I can finally talk about 264
Sg since Gregorich's paper came out this week. The paper is cool for many reasons and not only because I'm a co-author. The paper recounts the Seaborgium-264 discovery by our group earlier this year from the nuclear reaction of 238
Sg. We observed a total of 5 events of Seaborgium. The events are summarized in the figure below.Taken from: http://dx.doi.org/10.1103/PhysRevC.74.044611
It sucks to read a table, like the one above, to try and figure out general decay properties of a nuclide. So instead of reading through all the known literature values for a nuclide, we'll condense the above information into a little box like this one I made (shown below).
The percentage of green signifies the probability it will undergo spontaneous fission. For 264
Sg it will undergo spontaneous fission 100% of the time, thus the box is completely filled green. These decay boxes are traded between nuclear chemists as kids trade with Pokemon cards. All nuclear chemists want to keep up to date on the latest decay systematics for any given nuclide, but it's a pain to always track them down and then update your existing files with new data and making sure you didn't miss any other data from the literature. So I'll most likely use this blog as one mechanism I'll incorporate to keep track of new data.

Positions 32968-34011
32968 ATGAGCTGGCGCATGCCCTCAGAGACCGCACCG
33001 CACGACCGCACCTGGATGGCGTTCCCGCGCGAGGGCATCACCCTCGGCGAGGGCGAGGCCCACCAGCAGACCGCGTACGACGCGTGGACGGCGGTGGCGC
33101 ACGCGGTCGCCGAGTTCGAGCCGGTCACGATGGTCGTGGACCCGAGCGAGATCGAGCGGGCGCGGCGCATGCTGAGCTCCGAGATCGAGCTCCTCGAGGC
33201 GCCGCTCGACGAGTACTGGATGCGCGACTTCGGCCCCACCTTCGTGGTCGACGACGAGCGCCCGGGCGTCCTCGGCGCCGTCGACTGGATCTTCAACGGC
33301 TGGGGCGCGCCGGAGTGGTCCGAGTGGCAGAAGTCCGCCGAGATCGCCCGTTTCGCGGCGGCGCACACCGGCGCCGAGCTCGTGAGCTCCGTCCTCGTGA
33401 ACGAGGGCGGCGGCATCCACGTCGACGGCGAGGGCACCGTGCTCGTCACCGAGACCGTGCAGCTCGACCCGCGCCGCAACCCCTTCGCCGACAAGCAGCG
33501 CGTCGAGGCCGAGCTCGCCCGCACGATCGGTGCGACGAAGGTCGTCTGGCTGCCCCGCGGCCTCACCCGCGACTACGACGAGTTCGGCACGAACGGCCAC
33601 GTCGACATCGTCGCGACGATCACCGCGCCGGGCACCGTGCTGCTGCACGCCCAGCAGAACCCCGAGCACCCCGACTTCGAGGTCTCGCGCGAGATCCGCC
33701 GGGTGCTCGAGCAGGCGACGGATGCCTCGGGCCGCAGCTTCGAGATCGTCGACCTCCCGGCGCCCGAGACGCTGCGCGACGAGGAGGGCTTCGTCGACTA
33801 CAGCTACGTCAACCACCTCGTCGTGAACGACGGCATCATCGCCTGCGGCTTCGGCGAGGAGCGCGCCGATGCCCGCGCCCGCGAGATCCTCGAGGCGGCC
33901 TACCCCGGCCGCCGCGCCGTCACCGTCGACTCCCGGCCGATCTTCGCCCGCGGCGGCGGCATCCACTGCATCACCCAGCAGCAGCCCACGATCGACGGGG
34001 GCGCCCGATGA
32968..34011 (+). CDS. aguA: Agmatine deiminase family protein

Very recently Nishio also published some of his results regarding Sg-264.Taken from: http://dx.doi.org/10.1140/epja/i2006-10091-y
Nishio calculated a half-life of 120.7 ms from 3 atoms detected. Summing Nishio's work with our experiment we can have a better value for 264
Sg true decay properties, shown below.
Enjoy the latest trading card.